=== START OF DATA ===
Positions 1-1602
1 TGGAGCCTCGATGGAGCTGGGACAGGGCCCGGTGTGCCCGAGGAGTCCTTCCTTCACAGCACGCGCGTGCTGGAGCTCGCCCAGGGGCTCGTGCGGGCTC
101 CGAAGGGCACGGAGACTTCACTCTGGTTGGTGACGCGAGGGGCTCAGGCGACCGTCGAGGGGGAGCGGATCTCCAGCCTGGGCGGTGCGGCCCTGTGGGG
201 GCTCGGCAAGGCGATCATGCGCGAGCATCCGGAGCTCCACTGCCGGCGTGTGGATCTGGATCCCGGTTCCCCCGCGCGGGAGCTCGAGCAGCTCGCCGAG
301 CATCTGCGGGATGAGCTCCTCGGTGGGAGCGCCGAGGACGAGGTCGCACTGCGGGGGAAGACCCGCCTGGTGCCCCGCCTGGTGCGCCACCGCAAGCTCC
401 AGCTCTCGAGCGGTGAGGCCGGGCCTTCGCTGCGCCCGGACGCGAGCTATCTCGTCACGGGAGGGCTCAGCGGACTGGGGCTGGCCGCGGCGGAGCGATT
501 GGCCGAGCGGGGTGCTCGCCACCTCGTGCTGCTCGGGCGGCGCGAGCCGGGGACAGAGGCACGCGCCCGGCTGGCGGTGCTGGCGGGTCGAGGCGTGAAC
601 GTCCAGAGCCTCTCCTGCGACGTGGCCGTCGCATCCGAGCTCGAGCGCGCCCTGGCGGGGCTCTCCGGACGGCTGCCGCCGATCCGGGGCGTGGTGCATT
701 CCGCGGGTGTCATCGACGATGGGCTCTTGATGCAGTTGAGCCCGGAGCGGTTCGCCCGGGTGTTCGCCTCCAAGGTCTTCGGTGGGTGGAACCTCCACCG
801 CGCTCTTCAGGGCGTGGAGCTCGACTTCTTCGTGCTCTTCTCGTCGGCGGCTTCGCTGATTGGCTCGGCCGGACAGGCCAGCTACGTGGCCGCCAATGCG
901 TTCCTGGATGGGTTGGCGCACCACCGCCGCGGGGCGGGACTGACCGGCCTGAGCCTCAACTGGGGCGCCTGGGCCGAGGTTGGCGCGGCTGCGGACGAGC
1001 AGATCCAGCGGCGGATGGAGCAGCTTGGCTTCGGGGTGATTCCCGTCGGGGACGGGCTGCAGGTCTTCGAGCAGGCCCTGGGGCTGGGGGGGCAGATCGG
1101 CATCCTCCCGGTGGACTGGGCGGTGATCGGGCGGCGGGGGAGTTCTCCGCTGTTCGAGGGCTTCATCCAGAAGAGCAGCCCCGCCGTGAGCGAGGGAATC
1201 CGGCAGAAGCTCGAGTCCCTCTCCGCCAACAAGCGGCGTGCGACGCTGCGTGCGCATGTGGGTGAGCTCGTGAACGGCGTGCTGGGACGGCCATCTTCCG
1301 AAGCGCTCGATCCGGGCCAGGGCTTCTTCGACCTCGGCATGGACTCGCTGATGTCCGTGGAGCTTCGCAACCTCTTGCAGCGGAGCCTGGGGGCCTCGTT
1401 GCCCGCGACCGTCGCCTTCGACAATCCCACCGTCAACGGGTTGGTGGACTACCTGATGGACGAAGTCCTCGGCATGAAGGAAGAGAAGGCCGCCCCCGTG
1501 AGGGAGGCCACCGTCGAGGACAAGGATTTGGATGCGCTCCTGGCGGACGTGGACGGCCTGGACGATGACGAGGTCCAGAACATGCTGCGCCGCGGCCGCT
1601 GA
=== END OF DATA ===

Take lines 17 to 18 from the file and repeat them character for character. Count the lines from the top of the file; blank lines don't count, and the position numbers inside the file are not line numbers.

1501 AGGGAGGCCACCGTCGAGGACAAGGATTTGGATGCGCTCCTGGCGGACGTGGACGGCCTGGACGATGACGAGGTCCAGAACATGCTGCGCCGCGGCCGCT
1601 GA